Many of us, I think, use paintings, photographs and fashion plates as inspiration for our historical costumes. I mean, why not? They are beautiful and fully represent the time period of our choice.
So what happens when we approach the creation of a particularly (seemingly) difficult garment? It’s so easy to be trapped into inaction because we simply don’t know where to start.
I posted the above photo, The Blue Dress, 1872, by Auguste Toulmouche a few months ago and wanted to share how to break it down into workable parts and also offer a few pattern suggestions, per your requests.
Really, it’s not so much the design of this dress but the fabric that was used. Silk velvet and silk satin. Dreamy…
The foundation skirt is made from satin, the train/overskirt in velvet and the bodice also in velvet. Trims include yellow ribbon or piping around the neckline, armhole, sleeve hem/opening, bodice peplum, and a yellow sash on the train. The yellow accent is continued as lining for the skirt ruffles and the cord holding them in place.
Victorian ensembles are generally built from the bottom up and the skin out. This gown is no different. You want to start your reproduction with the foundation skirt. (For those of you cocking your eyebrow at me – you’ll, of course, need to build the silhouette first with chemise & drawers, corset, and bustle.
I’d recommend a good skirt pattern to start you off right and you can’t beat the Truly Victorian TV201. It’s a basic, but fantastic, skirt pattern with the full, early 1870s silhouette you need for this dress. Make it in a silk satin if you have the funds; or in a silk taffeta for elegance. Use a high-quality poly bridal satin if you’re on a budget.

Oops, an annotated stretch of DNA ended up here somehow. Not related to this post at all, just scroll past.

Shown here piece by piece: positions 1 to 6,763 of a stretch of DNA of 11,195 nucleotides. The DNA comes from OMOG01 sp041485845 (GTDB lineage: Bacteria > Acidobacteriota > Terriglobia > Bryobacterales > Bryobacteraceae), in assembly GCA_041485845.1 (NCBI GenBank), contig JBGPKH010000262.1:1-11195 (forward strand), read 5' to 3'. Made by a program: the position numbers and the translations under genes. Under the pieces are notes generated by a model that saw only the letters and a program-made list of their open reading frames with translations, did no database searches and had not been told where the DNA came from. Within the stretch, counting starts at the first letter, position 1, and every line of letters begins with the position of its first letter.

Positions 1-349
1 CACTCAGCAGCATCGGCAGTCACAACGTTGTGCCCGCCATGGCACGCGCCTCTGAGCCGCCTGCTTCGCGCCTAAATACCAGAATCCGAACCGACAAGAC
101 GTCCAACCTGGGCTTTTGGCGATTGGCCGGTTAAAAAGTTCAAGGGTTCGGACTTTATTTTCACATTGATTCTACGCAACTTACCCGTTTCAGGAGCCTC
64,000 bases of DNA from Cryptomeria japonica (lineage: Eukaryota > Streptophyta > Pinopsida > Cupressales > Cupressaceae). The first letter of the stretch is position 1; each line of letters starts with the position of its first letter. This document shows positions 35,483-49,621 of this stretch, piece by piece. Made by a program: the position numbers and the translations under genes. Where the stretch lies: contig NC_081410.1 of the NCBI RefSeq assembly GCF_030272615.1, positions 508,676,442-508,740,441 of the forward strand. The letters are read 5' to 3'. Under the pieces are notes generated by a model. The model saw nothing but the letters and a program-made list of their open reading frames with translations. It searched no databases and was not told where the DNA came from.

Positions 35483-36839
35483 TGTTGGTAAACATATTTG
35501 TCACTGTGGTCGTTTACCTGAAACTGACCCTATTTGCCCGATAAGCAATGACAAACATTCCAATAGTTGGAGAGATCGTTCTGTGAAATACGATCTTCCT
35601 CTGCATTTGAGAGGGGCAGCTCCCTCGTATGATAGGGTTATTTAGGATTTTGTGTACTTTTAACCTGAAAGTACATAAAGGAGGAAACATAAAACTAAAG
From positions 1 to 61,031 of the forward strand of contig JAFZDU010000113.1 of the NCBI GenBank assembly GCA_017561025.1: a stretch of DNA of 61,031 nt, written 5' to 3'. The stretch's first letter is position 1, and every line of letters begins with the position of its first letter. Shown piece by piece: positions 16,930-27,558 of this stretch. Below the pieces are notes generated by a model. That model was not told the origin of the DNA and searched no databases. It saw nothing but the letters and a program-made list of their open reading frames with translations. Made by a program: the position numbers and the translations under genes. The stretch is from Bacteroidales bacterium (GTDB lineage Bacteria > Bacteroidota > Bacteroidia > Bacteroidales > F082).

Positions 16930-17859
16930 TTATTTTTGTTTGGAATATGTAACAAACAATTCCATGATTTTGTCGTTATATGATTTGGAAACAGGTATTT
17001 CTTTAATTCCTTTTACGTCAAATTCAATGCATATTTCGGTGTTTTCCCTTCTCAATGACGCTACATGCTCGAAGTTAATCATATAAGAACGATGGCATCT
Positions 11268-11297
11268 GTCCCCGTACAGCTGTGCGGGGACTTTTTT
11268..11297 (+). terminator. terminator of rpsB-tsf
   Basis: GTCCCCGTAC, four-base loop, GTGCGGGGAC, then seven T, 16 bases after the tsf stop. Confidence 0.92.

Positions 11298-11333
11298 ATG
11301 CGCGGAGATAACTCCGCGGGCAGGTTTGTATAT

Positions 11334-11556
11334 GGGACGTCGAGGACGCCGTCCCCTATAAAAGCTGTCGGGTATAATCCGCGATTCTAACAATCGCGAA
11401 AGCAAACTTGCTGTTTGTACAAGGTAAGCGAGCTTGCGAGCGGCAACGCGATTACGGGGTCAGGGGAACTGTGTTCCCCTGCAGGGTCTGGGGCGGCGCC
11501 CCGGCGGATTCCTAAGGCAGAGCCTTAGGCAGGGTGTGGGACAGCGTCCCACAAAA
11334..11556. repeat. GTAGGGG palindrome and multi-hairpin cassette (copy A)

The three skirt ruffles are cut from the same fabric so add a couple extra yards for those.
Next you want to sew up the train/overskirt piece. It looks simply like a wide panel that’s been bustled up a bit right above the knee area.
You can see a seam there on the lower half; that’s most likely because of the narrow silk material that was used. Eighteen inch wide silk fabric was a common width. With our wide 54″ and 60″ wide silks today, I’d suggest either one full width or a one & a half width with seams to the sides rather than at center back.
No pattern is really necessary here. Cut a panel of fabric the length of measure from your waist down over the bustle support and for as long out as you want the train. You’ll need to allow a few inches for bustling at the back. Remember to add hem and waist seam allowances.
Take a closer look. Does the top pouf look darker than the lower train part? Yeah, it does to me too. To save money, you could use the velvet for just the top pouf part of the back and seam it with the length of silk taffeta the rest of the skirt is made from. An idea, no?
Cut the full train or upper panel from velvet and flatline the upper portion with stiff organdy or netting. Put in a hem facing at the bottom for support too. Then finish with a thin lining in a habotai (China) silk, organza, or other light, lining fabric.
The train can be made up separately and either mounted to the skirt back and finished with one waistband; or finished with its own band and simply hooked on to the skirt waistband.
The bodice is our last main piece and it is spot on the Truly Victorian TV400. See that peplum tail? Uh-huh.
Sleeves are cut just about 7/8ths length with a slit up the back seam. The slit is filled in by a puffed bit of light fabric. For richness, choose a silk or cotton tulle. A smooth batiste or even lawn or voile would work too. Cover the gathering stitches with blue velvet ribbon then tack inside the finished sleeve.
To complete the look, cut a long length of yellow silk taffeta for the train sash. Even though silk taffeta is fairly stiff, I’d recommend two layers here, plus an organza or organdy underlining for body and support. Don’t forget the three points at the hem of each tail!
After you are dressed, stare mercilessly at the wall clock willing it to move faster for your friends to hurry their arrival.
Do you evaluate paintings to use for costume inspiration? Does this article of a dress breakdown help you to move forward? Let me know in the comments below.